Life history of the Red & Blue Mason Bees

The Red Mason Bee (Osmia rufa)

The Red Mason Bee is widespread in England and Wales and particularly likes the range of flowers and trees found in domestic gardens. It is active from late March to the beginning of June and a more efficient pollinator of fruit crops than the honeybee. By attracting them to your garden not only will you notice improved fruit crops - apples, plums, pears, strawberries and raspberries - but the bees also visit a wide range of garden flowers.

Life history of the Red Mason Bee (Osmia rufa)

The Red Mason Bee is a solitary bee. That is, each nest tube is the work of a single female working alone; unlike the honeybees and bumblebees, there is no worker caste of sterile females.

The bee is widespread and common in England and Wales and extends north into Scotland as far as Edinburgh. It is widely distributed in continental Europe and even penetrates into the Mediterranean region.

Red Mason Bee Quarrying Mud for Sealing a CellThey are covered with a dense, gingery fur. The males are 6-11mm long with a dense tuft of white hairs on the front of the head. The more robust females are 10-16mm in length. Their heads are entirely black-haired and is larger and squarer than that of the males. This is to accommodate the large muscles associated with the powerful jaws used to excavate mud.

Female Red Mason Bee at Nesting Tube EntranceThe species has an annual life cycle. Males and females emerge in early spring (late March to April) and mate. Females then seek out suitable nest sites usually beetle borings in dead wood, hollow plant stems, or irregular cavities in stones and old walls. Each nest tube comprises a series of cells. The female starts her first cell at the back of the nest. She makes 10 to 15 foraging trips to collect sufficient pollen to provision each cell. The pollen is mixed with a little nectar and this acts as a food source for the single egg, which she lays immediately before sealing the cell with a mud partition. The process is repeated until the tube is filled with a row of about 6 to 10 cells.

Completed Mason Bee Nesting TubesFemales finish nesting in early June. Being a solitary species they will never live to see their offspring. However in the comfort of their nests, the eggs hatch into larvae, which feed on the pollen/nectar mixture. After moulting 4 or 5 times, the full grown larvae spins a tough brown silk cocoon and pupates. The new adults form in September and remain in the cocoon until the following spring when the new generation of adults emerge and the cycle begins again.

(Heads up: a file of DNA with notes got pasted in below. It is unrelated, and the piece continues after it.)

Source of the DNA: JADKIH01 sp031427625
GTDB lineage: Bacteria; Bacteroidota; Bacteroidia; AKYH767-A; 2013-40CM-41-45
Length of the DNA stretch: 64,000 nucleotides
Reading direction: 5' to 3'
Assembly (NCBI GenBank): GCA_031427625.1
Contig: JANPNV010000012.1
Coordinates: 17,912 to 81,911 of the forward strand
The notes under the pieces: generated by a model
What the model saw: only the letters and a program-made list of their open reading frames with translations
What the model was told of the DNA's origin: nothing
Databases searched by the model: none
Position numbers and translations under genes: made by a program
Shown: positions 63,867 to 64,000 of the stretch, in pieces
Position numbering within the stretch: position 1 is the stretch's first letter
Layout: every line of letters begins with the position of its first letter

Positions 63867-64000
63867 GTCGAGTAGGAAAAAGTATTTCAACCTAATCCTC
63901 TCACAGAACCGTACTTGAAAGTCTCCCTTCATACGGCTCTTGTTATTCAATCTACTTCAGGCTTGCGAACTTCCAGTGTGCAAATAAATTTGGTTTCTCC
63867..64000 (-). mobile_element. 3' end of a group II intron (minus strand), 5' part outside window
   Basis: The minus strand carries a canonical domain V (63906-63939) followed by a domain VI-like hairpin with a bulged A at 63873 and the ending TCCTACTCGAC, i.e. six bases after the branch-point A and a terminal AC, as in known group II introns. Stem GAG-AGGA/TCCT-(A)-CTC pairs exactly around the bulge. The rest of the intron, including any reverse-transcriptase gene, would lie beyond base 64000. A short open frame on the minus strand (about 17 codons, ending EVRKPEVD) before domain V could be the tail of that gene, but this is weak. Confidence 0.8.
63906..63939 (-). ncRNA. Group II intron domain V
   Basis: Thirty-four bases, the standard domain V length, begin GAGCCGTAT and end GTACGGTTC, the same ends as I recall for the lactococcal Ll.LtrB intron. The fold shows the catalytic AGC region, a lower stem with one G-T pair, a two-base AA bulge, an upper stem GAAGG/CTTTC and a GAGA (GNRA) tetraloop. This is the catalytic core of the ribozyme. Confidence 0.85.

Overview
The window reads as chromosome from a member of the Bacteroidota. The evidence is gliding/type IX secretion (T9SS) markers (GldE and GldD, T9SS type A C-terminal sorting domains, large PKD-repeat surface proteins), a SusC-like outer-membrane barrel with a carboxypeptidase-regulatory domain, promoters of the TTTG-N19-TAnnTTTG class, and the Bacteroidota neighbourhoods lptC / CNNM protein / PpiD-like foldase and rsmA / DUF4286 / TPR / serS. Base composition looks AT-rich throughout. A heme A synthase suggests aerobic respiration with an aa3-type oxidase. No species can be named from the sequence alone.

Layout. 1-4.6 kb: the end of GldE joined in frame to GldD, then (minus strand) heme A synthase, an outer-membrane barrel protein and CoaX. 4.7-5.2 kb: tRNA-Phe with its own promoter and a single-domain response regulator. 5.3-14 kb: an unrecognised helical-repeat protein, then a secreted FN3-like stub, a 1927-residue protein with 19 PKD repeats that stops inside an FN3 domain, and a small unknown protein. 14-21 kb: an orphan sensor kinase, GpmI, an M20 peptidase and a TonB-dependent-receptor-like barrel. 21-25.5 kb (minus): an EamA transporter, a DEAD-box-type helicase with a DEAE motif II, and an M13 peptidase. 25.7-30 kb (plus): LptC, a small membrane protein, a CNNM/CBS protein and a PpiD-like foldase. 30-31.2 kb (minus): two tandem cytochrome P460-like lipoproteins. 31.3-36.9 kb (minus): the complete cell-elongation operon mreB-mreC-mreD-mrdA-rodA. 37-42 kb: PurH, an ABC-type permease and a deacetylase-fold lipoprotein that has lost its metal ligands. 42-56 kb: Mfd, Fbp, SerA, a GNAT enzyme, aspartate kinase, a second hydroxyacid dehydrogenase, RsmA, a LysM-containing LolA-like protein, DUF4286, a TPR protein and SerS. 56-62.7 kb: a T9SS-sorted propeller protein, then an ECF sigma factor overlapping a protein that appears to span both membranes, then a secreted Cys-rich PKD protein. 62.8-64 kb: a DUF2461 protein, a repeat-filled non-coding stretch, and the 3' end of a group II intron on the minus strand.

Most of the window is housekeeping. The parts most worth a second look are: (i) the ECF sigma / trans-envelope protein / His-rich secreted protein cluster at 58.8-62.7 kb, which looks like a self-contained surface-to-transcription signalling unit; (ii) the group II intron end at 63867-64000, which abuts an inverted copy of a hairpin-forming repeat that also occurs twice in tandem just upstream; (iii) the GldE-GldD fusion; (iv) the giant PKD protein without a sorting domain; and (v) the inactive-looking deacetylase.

Females tend to nest close to where they emerge and the design of the Oxford Bee Company nest box is such that it will attract a number of nesting females, many of whose daughters will re-use their natal nests the following season. Thus a permanent nesting population will be established in your garden. This can be enhanced by adding further nest boxes if desired.

The Blue Mason Bee (Osmia coerulescens)

The Blue Mason Bee, Osmia coerulescens is an excellent pollinator of garden herbs and visits a wide range of garden flowers. It is smaller than the Red Mason Bee and makes its appearance slightly later and continues nesting until the end of July/early August.

The females are dark blue-black bees with metalic reflections, about 10-12mm long, sparsely covered with brown hairs those on the abdomen in the form of a narrow, dense, flattened band on the hind margin of each of the segments. The dense brush of pollen transporting hairs (scopa) on the underside of the abdomen is jet black.

The males are slightly smaller, more slender in build, distinctly metallic green and clothed with pale hairs. The males often appear first and loiter around the nests seeking mates. They are active for about three weeks.

Their life cycle is similar to the Red Mason Bee except that it is starts nesting in late May and continues until the end of July/early August. It also uses leaf mastic rather than mud for building nests.

More Information:
Mason Bees: Frequently Asked Questions,
An Introduction to Bumblebees,
Bee and Ladybird Nests from the Oxford Bee Company,
Chris O’Toole's book: The Red Mason Bee: Taking the Sting Out of Beekeeping.


Pictures and information provided by the Oxford Bee Company.
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